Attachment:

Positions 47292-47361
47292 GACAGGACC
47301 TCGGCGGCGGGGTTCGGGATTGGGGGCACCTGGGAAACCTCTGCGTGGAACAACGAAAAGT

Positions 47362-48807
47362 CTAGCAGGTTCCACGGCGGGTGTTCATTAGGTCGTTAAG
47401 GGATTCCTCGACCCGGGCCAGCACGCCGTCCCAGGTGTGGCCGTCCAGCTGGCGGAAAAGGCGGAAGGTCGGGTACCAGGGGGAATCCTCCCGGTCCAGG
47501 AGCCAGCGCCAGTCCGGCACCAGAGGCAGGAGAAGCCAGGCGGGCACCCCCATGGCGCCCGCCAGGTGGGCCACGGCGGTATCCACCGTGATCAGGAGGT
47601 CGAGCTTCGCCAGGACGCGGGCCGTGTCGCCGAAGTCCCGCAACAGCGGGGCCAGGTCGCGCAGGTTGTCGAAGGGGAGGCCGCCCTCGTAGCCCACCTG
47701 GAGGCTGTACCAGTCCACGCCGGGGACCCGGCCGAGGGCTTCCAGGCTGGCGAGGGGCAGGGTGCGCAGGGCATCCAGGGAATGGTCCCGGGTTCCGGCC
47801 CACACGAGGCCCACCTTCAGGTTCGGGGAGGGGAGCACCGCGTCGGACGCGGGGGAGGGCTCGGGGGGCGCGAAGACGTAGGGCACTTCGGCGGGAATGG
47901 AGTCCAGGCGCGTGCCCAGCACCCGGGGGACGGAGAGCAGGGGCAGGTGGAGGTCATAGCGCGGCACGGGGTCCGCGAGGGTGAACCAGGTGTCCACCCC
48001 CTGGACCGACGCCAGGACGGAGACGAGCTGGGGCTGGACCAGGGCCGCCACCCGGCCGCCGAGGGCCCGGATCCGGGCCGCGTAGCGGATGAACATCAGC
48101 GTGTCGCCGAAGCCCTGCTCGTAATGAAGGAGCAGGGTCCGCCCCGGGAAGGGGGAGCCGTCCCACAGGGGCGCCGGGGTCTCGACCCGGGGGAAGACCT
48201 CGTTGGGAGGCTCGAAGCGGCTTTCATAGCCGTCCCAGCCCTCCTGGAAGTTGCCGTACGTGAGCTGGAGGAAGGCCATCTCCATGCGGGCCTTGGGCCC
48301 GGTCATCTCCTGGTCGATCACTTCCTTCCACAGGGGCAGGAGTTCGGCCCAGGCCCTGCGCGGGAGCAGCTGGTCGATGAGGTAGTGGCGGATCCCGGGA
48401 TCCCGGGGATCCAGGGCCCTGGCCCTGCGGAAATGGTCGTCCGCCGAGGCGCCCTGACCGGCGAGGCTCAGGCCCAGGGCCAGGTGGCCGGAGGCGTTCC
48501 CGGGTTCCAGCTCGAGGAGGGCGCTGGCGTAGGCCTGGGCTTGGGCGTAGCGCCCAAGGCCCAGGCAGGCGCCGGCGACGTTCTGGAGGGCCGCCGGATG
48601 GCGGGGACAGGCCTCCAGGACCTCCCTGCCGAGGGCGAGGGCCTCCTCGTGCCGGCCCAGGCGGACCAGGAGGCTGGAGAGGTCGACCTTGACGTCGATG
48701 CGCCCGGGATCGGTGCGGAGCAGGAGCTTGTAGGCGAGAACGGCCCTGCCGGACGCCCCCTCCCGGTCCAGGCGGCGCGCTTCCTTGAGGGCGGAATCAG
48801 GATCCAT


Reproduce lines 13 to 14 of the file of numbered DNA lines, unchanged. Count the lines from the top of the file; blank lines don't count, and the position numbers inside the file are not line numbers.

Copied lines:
48101 GTGTCGCCGAAGCCCTGCTCGTAATGAAGGAGCAGGGTCCGCCCCGGGAAGGGGGAGCCGTCCCACAGGGGCGCCGGGGTCTCGACCCGGGGGAAGACCT
48201 CGTTGGGAGGCTCGAAGCGGCTTTCATAGCCGTCCCAGCCCTCCTGGAAGTTGCCGTACGTGAGCTGGAGGAAGGCCATCTCCATGCGGGCCTTGGGCCC